Unfortunately, many passengers thought the flight was a flop.
San Diego native Tom Burgeson said the flight was on his bucket list.
“This is one thing I have never done in my life,” he said.
Others didn’t know they had booked the eclipse flight but were excited, like a group of seven from Washington, Missouri.
“Since we’re missing the ground part kind of fun to see it from the air,” said Heidi Wunderlich.
The airline handed out eclipse glasses to watch the event and passengers also received a coupon for a free cocktail. Flight attendants prepared and served the free cocktails, some with special names like Solar Flare. They were popular.
At one point, the captain said we could see the sun outside the right side of the plane; but people seated on that side said the clouds blocked theirs view.
Once the plane landed in St. Louis, the affects from the eclipse were obvious. Nighttime fell on Lambert Airport. Then lights came on.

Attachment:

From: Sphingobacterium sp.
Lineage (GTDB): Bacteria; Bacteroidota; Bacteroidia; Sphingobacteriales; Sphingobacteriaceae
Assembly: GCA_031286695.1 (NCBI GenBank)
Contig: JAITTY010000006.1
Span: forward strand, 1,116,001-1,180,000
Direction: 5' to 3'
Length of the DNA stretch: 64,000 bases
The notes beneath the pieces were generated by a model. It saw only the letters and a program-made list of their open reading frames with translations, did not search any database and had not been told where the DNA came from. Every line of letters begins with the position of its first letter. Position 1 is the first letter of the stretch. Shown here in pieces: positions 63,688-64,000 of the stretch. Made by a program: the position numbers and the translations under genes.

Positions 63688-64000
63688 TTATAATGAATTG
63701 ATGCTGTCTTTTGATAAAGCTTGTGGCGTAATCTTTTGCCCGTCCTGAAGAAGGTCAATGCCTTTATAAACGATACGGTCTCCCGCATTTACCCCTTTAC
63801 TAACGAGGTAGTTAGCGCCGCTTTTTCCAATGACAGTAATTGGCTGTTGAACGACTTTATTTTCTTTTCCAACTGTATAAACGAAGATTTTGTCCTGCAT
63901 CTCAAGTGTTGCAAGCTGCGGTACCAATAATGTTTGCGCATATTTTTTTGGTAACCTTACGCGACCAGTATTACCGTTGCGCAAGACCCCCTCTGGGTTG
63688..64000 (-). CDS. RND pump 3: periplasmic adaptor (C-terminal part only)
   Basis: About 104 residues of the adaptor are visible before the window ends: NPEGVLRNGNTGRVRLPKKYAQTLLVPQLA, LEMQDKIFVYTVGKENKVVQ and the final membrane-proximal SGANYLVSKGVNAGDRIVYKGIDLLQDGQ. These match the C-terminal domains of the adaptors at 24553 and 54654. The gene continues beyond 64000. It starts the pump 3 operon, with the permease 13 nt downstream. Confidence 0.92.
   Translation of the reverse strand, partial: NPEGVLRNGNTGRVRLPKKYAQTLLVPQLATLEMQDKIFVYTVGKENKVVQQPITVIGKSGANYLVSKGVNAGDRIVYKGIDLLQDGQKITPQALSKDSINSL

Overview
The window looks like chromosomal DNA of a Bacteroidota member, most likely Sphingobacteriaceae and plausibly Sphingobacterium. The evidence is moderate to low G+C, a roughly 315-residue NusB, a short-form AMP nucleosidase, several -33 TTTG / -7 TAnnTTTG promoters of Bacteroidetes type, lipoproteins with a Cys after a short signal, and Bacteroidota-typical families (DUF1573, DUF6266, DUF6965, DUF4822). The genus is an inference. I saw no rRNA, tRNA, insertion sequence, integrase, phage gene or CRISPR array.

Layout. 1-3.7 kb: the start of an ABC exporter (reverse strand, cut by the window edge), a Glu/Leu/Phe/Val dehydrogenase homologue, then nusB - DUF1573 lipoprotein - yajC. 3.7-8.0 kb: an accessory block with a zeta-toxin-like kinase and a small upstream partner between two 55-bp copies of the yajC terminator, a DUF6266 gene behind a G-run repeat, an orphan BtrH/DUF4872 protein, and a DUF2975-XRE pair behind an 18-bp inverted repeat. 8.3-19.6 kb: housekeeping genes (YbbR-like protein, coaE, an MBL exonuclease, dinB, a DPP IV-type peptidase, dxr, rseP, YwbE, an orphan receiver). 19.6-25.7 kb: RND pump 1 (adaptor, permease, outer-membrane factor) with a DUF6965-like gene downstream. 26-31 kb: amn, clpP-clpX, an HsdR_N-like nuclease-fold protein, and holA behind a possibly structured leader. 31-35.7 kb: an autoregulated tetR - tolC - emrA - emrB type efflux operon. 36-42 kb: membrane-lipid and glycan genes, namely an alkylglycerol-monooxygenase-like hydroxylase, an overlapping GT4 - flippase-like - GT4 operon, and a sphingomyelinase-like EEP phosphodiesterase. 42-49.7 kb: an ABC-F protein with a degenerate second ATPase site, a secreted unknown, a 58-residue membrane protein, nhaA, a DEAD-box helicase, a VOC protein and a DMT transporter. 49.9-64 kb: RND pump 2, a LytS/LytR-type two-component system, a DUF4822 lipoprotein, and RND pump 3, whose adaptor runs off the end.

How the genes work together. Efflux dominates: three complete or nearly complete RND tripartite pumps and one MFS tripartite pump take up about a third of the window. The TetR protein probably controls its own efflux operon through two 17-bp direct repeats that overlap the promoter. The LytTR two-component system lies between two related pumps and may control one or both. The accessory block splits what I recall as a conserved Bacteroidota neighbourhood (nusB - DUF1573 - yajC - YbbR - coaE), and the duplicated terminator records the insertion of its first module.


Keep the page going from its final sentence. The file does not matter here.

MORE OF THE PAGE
Passengers had mixed reviews of the eclipse flight. One woman said it was worth it, while another female passenger complained that she didn’t see anything. A man gave this advice: watch it from the ground.
Southwest called the flight a success.
“It’s a once in a lifetime experience to fly along the path of a solar eclipse,” said company spokesman Dan Landson.
Still, plenty of people were disappointed. Passengers did enjoy the free cocktails, though.